Thanks to the “Say Yes to Education” program, Moronta’s college was paid for. In second grade, a man had come into his classroom saying he would pay for college for any of those students who made it that far.

When Moronta was accepted to Bates, it was a huge moment for his family.

“My mom didn’t graduate from high school,” he said, “and she made it her goal for her kids to go to college.”

Though getting into Bates was no problem, staying was a different story.

“College was similar to boarding life but more independent. You weren’t told where to go and what to do,” he said. “I struggled with when to study, and I learned my lesson. I got bad grades one quarter and was asked to leave and go do something else. I left and worked and took a couple of classes at U-Mass Boston, got A’s and B’s, and then got reaccepted into Bates.”

Now a recent graduate of Bates, Moronta says that, looking back at it all, he wishes he could have had a busier social life, but often had to study instead.

“I always needed more time than others to get my work done. Saying no to friends about hanging out, and instead going to the library to study, was tough. Another challenge was not being able to participate in more activities, like student government. I wanted to but couldn’t because of the time I needed to devote to school.”

Moronta with Bates squash coach, John Illig.
Moronta with Bates squash coach, John Illig.

Moronta did have time to continue playing squash. He played eight or nine for all four years and was elected team captain by his peers his junior and senior years.

“The most fun I had at Bates was on the squash team, especially my sophomore year, as we had great team chemistry and finished 10th in the country. Also, hanging out with my friends. The guys that I lived with in my freshman dorm; we all stayed really close.”

Moronta’s graduation from Bates is something he is proud of, but not nearly as proud as the people around him. “Guillermo was given the scaffolding, structure and support around him, but he built himself up around that structure,” Smith said. “Guillermo deserves all the credit. It’s clearly him. It was his own personal motivation and drive.”

“My mom is absolutely happy and very proud that I graduated,” Moronta said. “She worried about me graduating, but she never had any doubts. She is happy that she doesn’t have to worry anymore. She wants me to do whatever makes me happy, and she is excited about where I am going next year.”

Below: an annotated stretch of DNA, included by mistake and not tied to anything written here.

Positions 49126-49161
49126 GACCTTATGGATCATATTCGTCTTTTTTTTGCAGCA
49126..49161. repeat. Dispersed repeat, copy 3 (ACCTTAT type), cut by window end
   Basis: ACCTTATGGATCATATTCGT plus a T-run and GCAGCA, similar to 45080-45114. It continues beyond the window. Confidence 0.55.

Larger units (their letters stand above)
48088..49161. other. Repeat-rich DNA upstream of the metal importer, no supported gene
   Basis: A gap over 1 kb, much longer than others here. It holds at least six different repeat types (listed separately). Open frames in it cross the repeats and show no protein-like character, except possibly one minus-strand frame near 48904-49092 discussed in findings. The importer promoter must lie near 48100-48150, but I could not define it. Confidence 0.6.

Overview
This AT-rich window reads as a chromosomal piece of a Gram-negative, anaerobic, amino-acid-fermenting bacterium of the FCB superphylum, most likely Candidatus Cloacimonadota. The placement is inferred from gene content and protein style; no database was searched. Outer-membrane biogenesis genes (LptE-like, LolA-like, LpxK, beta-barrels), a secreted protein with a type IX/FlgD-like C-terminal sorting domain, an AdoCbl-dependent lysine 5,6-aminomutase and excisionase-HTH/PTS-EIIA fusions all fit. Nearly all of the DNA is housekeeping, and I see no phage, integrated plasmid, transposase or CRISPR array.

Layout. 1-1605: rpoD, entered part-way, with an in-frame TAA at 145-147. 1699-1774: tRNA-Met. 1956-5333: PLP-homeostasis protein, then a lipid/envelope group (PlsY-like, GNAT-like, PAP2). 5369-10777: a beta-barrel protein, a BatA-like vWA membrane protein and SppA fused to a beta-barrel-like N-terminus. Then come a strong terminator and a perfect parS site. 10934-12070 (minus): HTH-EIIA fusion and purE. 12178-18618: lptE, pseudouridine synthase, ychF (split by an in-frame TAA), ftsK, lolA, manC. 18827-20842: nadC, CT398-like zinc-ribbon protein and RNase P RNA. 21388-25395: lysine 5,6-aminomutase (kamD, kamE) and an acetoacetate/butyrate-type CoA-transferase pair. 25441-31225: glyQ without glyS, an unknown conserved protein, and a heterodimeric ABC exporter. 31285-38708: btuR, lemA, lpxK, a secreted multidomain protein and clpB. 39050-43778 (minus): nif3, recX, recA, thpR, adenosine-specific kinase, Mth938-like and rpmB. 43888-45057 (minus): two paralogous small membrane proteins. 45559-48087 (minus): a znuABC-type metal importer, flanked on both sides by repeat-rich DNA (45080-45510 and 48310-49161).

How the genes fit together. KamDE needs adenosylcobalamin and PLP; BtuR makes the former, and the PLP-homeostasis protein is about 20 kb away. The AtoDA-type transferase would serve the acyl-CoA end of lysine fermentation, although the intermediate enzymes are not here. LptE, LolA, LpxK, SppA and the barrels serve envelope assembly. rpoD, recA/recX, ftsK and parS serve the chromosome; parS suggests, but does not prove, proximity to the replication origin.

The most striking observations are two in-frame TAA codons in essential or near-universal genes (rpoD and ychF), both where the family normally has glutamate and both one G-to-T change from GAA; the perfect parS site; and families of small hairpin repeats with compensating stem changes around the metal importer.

Moronta’s brothers and sister are not all in college, but they did all graduate from high school. His sister is currently enrolled at a community college; his 19-year-old brother is working, and his 17-year-old brother just graduated from high school hopes to go to the Massachusetts State Police Academy.

“I always felt responsible for being a role model and showing my siblings right from wrong, as well as being a positive older male figure in their lives,” Moronta said. “It was hard going away to boarding school and then going away to college. I always felt bad that I wasn’t able to help them. Now that I am done with school I can help them more. I had to help myself to help them. I’m happy that they are not bad kids and are being productive in society. I’m also happy that my mom, being a single parent, is not dealing with bad kids and that she is proud of and happy for all of us. I have a job lined up now, so I will be able to help my mom financially.”

As the fall approaches, and the fact that he has graduated from college sinks in, Moronta is looking forward to being able to work with and help kids when he begins his position at Portsmouth Abbey.

At graduation. Moronta with (from L-R) his cousin, mom and aunt.
At graduation. Moronta with (from L-R) his cousin, mom and aunt.

“Being a role model is my motivation,” he said. “I’m also a dorm parent. My apartment is attached to an all-boys dorm. Every night, I will be responsible for them. It’s going to be like I have 20 younger brothers. I’ve always enjoyed coaching and teaching, was involved in a few service-learning programs at Bates, and have been a Big Brother. I just have fun doing that kind of thing. And also, being an older brother, I love teaching youngsters.”

As Moronta begins his role as a mentor, Chris Smith, who considers Guillermo family (Guillermo read at his wedding), can’t wait to see what he does next.

“He is going to give back as a coach, mentor, advisor, friend; everything-—if not more—that he received from so many people,” Smith said. “It is going to be inspirational for me to watch him teach back those same lessons I taught him. He will be such a powerful addition to Portsmouth Abbey (who happens to have three SquashBusters kids enrolled there). Guillermo will inspire the students to go above and beyond and do great things—the same way he was.”